Particular aspects of the production worthy of mention are the "hit" comedy number of the work (la caza del viudo, "The Widower Hunt", Scene 4), which features the surprisingly un-macabre appearance of the deceased wife Gertrudis on stage, presiding over the election of her "replacement"; as well as the scene that follows the Coro de espigadoras (Gleaners' Chorus, Scene 5), where through a gauze we see Don Generoso and Juan Pedro acting out the meeting narrated by Moniquito; and the final apotheosis, with a Virgin of the Harvest that would disconcert any student of religious iconography.
Federico Gallar and Alicia García made a brilliant leading couple vocally though more unequal dramatically. The young Canary Islands soprano surprised pleasantly by her beautiful timbre and vocal power, singing her role most vividly. However her spoken delivery told us that the singer still wants conversion into an actress. Gallar was in his element - all profligate enthusiasm in the Romanza del sembrador, as well as in the rest of the well-known melodies of his role. His acting lent conviction to the image of the sincere and honest man he had to portray. The "comedy pair" were, for their part, well balanced in all respects. They acted and sang with a great sense of theatre. Abascal made a delicious Catalina and Crooke a most restrained Moniquito, which is something to be thankful for. Occasionally they could both have done with greater vocal power, especially Crooke. The spoken roles of Carracuca and Don Generoso (that together with the greyer La Custodia make up the principal roles of this substantial work) found in Lahoz and Conde two memorable executants.
The chorus sang their rewarding part with great energy; on stage however they sometimes behaved like a load of sopranos, tenors and baritones who didn't know quite where to put themselves. The conducting was vigorous, but Miguel Roa knew how to get across the liveliness of the score without passing that critical point after which enthusiasm descends into vulgarity. The orchestra sounded well, being at all times awake to the needs of the drama; only at isolated moments was there any dislocation between pit and soloists.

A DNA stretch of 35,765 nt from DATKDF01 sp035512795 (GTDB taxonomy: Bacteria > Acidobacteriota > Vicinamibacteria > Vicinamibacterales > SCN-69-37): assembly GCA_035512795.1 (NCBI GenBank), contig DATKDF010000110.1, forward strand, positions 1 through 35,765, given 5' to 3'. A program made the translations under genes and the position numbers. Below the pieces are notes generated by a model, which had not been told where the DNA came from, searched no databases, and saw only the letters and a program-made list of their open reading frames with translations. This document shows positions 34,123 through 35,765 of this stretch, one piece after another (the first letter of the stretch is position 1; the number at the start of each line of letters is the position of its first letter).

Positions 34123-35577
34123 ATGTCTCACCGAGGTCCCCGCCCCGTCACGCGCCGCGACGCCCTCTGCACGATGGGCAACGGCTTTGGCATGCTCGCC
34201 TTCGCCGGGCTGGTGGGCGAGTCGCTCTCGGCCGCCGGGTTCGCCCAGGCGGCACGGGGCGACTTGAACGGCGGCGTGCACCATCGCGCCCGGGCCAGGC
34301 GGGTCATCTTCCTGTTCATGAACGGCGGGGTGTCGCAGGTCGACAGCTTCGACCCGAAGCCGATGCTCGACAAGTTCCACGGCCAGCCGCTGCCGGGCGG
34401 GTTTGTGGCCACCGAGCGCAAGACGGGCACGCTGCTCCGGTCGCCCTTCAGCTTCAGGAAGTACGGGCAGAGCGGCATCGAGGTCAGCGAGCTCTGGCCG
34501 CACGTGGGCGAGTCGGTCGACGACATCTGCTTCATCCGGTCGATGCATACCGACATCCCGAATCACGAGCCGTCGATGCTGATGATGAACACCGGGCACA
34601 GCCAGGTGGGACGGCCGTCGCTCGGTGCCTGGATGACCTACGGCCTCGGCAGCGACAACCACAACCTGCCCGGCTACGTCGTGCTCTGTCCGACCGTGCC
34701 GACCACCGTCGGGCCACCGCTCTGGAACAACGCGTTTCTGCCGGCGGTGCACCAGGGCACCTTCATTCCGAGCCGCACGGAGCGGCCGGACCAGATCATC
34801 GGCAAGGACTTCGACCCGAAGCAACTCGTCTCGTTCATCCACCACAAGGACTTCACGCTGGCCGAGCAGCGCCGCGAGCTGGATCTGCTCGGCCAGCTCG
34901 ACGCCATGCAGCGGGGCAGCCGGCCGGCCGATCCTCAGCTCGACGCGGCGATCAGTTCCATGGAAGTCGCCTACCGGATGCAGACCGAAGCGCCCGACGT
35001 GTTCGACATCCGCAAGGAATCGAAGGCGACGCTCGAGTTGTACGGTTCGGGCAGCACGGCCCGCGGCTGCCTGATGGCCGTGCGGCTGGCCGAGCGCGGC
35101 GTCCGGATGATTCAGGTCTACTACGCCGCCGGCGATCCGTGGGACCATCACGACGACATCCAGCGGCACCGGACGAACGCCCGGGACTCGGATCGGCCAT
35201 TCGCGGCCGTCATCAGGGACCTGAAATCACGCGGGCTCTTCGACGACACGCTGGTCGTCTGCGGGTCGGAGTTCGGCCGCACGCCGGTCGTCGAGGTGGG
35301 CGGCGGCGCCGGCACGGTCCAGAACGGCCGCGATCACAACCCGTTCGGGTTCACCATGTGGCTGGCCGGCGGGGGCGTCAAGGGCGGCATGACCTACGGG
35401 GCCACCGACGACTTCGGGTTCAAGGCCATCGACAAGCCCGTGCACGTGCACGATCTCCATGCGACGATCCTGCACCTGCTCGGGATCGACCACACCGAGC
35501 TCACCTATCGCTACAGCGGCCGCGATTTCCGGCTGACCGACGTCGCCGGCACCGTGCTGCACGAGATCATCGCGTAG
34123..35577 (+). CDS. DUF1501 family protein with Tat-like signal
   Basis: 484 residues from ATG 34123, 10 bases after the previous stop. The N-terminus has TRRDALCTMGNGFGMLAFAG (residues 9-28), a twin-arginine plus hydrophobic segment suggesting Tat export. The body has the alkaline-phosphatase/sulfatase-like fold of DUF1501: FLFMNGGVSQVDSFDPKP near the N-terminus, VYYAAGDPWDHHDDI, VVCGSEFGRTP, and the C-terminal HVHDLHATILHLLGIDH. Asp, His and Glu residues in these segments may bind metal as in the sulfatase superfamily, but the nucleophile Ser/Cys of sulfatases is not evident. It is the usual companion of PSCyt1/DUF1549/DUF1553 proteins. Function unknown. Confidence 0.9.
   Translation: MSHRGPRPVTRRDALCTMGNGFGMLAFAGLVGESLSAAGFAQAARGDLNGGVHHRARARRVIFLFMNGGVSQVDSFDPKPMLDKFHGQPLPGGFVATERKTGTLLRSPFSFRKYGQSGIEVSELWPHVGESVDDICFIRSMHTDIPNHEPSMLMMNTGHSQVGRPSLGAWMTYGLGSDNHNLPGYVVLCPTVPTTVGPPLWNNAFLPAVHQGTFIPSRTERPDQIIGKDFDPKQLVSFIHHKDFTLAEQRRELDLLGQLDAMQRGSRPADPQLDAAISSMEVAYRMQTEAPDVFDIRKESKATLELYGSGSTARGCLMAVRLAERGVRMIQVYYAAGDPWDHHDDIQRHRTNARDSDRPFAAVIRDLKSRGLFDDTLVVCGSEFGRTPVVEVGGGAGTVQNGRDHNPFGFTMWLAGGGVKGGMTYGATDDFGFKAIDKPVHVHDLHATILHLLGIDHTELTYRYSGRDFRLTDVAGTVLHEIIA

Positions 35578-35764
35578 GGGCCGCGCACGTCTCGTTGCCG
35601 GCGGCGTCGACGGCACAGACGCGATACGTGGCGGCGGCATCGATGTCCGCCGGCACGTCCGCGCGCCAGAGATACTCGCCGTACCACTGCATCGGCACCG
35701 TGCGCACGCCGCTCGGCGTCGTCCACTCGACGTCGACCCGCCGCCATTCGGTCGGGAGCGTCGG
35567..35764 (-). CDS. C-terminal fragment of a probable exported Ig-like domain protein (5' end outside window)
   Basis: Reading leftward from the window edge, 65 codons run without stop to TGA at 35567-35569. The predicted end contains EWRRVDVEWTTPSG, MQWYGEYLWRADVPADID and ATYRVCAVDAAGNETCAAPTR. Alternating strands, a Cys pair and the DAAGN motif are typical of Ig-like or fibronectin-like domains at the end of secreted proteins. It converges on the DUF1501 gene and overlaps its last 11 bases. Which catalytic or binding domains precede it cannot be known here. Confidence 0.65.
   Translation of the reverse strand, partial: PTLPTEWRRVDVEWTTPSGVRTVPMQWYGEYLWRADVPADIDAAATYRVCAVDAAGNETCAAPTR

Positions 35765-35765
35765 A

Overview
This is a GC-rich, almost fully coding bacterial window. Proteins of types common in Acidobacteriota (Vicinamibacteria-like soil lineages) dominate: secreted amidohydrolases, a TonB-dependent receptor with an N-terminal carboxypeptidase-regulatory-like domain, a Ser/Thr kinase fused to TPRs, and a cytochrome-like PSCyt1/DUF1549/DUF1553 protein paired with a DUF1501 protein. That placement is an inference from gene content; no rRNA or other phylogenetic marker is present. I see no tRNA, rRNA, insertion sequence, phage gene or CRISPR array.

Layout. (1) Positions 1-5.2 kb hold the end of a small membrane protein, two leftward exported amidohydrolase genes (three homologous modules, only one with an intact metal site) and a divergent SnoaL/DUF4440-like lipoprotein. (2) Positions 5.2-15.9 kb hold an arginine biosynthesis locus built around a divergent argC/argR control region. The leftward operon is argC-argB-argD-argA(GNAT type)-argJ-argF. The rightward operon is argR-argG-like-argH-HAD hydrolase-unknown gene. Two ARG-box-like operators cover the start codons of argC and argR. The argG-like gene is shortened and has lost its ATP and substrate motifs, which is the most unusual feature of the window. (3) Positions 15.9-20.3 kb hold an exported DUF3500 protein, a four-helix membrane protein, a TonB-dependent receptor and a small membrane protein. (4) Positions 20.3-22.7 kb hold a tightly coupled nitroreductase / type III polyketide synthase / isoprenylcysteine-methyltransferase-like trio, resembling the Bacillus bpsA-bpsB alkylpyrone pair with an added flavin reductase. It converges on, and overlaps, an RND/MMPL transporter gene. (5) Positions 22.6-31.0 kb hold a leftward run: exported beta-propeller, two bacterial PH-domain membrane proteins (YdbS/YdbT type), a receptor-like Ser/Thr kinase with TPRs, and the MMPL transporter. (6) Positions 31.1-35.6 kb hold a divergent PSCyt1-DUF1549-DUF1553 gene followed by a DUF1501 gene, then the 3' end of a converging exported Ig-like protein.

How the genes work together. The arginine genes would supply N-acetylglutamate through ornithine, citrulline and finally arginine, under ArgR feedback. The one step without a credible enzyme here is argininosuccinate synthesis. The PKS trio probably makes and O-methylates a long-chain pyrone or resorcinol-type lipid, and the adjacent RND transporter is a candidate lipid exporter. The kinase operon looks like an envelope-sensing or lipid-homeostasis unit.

Finally, the most important thing about this production - "The Chávarri Experience" - is that it has produced results from which we can draw interesting data for future incursions by outsiders into the world of zarzuela. Chávarri has offered an effective spectacle of visions and sounds, and of aesthetic emotions. For him the story (more narrative than representational) has taken precedence over the form of telling it; and, to stress it once more, he has opted for telling us this story without the formal trappings to which tradition has accustomed us. Notwithstanding that Jaime Chávarri has failed in his office, concerning some aspects of the staging, I imagine what has moved him to work in this way must be his interest in that "something else" apart from the pure theatricality of spectacle; but though he may concentrate his effort in a small area a stage director cannot ignore the foundations on which the scenic edifice must rest; for this reason the work sometimes came across lamely. Nevertheless, on balance the experience was to mind enormously positive - that mouthful of fresh air comes most gratefully in this heat.
© Ignacio Jassa Haro, 2003
Alicia García (Sagrario); Federico Gallar (Juan Pedro); Mar Abascal (Catalina); Carlos Crooke (Moniquito); Alicia Sánchez (La Custodia); Fernando Conde (Don Generoso); Francisco Lahoz (Carracuca); Coro del Teatro de la Zarzuela (Antonio Fauró, Chorus Master); Orquesta de la Comunidad de Madrid; Miguel Roa (Conductor); Jaime Chávarri (Director); Ana Garay (Designer); Pedro Moreno (Costumes); Juan Gómez-Cornejo (Lighting); Goyo Montero (Choreography).